Although a thriving technology with huge potential, AI (artificial intelligence) is also seen as a threat due to the challenges it poses in many top industries. Sophisticated companies in healthcare, aerospace, FinTech, and autonomous vehicles are struggling with AI adoption. To tackle concerns related to customer safety, data security, and data privacy, regulatory structures are trying to understand that new rules can easily make or break the AI strategy of a company with massive transformative potential.
Powered by systems that are response-based, the value of artificial intelligence will most likely come from human-to-machine augmentation. For the technology to become and remain relevant, industry consortiums, governments, and other official representatives must unite to settle on a unified rulebook. In the meantime, let’s explore the level of credibility AI has in healthcare, aerospace, automotive, and FinTech.
Credibility of AI in aerospace – machines and humans must align
Driven by two main directions – explainability and safety – the trustworthiness of artificial intelligence in aerospace is hindered by the EU’s Aviation Safety Agency. Numerous obstacles linked to safety and mitigation, learning assurance, and the development of a framework to sustain AI adoption have compelled businesses to pull away.
To increase credibility, AI must find strategies to improve technical robustness and accountability, but also environmental wellbeing and data governance. From a business perspective, processes done by machines versus processes done by humans must align in areas like technology stacks, implementation road maps, and security. Last but not least, artificial intelligence must find ways to become more affordable. Standardized and predictable elements are the key to worldwide adoption.
Credibility of AI in FinTech – collaboration, the main driver of AI adoption
FinTechs were among the first to adopt AI. From the very beginning, the companies in the sector embraced the digital by implementing AI in various parts of the value chain, including in data processing and additional rule-based processes. Since privacy is critical nowadays, FinTech companies are adapting their policies and encryption layers using AI technology.
AI-based platforms play a key part in preventing fraud related to loyalty programs and credit data. With commercial, banking, and trading units all dealing with customer attributes, the transition to AI has to be smooth; it must include a detailed roadmap with different systems, from cognitive all the way to self-resilient and self-managed systems.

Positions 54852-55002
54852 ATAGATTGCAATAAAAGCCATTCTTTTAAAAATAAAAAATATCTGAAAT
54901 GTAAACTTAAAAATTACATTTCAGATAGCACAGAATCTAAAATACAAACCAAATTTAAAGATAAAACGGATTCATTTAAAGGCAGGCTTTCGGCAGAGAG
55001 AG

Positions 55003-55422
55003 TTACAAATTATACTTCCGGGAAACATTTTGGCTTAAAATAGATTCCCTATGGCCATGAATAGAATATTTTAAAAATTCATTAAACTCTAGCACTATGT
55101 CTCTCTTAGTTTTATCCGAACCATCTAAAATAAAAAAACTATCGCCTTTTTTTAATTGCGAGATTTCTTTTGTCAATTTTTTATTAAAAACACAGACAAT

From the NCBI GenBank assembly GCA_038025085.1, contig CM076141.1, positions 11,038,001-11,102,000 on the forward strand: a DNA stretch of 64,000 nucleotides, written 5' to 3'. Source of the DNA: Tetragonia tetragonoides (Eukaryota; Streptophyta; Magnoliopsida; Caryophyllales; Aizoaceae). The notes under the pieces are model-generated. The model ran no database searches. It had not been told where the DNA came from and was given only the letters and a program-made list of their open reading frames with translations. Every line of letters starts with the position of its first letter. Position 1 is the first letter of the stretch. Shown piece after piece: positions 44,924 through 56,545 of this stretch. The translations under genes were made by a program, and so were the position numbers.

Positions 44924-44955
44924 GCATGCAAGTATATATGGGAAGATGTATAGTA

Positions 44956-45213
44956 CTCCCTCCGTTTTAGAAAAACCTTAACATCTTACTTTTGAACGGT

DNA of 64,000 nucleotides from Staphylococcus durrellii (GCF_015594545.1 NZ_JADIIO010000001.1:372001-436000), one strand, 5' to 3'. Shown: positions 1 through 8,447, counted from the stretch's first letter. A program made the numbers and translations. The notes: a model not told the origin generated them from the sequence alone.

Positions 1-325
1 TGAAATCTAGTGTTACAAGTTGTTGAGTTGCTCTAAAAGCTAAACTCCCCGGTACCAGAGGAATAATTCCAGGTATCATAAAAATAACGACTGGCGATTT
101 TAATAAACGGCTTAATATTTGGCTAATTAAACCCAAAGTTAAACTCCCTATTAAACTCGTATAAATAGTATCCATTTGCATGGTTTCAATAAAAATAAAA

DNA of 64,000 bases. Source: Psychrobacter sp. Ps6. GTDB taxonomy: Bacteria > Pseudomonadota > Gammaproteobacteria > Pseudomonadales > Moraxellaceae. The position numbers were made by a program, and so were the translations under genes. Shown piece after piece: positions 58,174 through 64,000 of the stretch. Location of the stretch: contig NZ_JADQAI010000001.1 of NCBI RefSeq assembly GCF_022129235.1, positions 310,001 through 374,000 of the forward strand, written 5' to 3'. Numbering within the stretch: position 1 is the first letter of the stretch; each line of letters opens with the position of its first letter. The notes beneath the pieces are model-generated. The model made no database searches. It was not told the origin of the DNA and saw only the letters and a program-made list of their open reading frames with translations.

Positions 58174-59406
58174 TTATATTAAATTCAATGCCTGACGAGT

Balancing ethical awareness, governance, and honest decision-making processes must be the backbone of all initiatives in FinTech. The more companies collaborate, the better chances they will have to drive AI adoption.
Credibility of AI in automotive – acceleration is driven by data analytics
Commonly used in safety testing, compliance, platform services, and communication, it’s safe to say that AI in the automotive industry has matured. As vision and control systems are increasing in popularity, adoption is constantly being accelerated by data analytics and encrypted batch streaming.
Furthermore, intelligent analytics and cloud-based API automation strengthens AI’s viability in automotive.
However, for the technology to go mainstream, the key is to make sure that the AI-powered systems can navigate different environments and scenarios without failure. To make it happen, the data must flow without errors, which can only be done by constantly verifying and testing the data at hand.
Credibility of AI in healthcare – universal regulations, the key to speeding adoption
AI in the healthcare industry happens at a platform and product level. In general, the technology is widely used to authenticate data, analyze historical records, and accelerate decision systems in real time. As far as adoption is concerned, prescriptive, descriptive, and predictive AI is currently going full speed ahead across the entire value chain.
For the general public to accept what AI has to offer, the technology will have to accept that privacy, data safety & integrity, consent, and algorithmic accountability are all fundamental to speeding adoption. In the absence of national regulations of AI in healthcare, practitioners, researchers, task forces, and councils must work together to draft proper guidelines.
In conclusion, there’s no doubt that artificial intelligence is a prominent technology. Its biggest benefit is that it has the tools and the systems to revolutionize Industry 4.0. To succeed, AI companies and other partners involved must collaborate with professionals and regulators to develop best practices and universal standards to speed its adoption and ensure sustainable growth.
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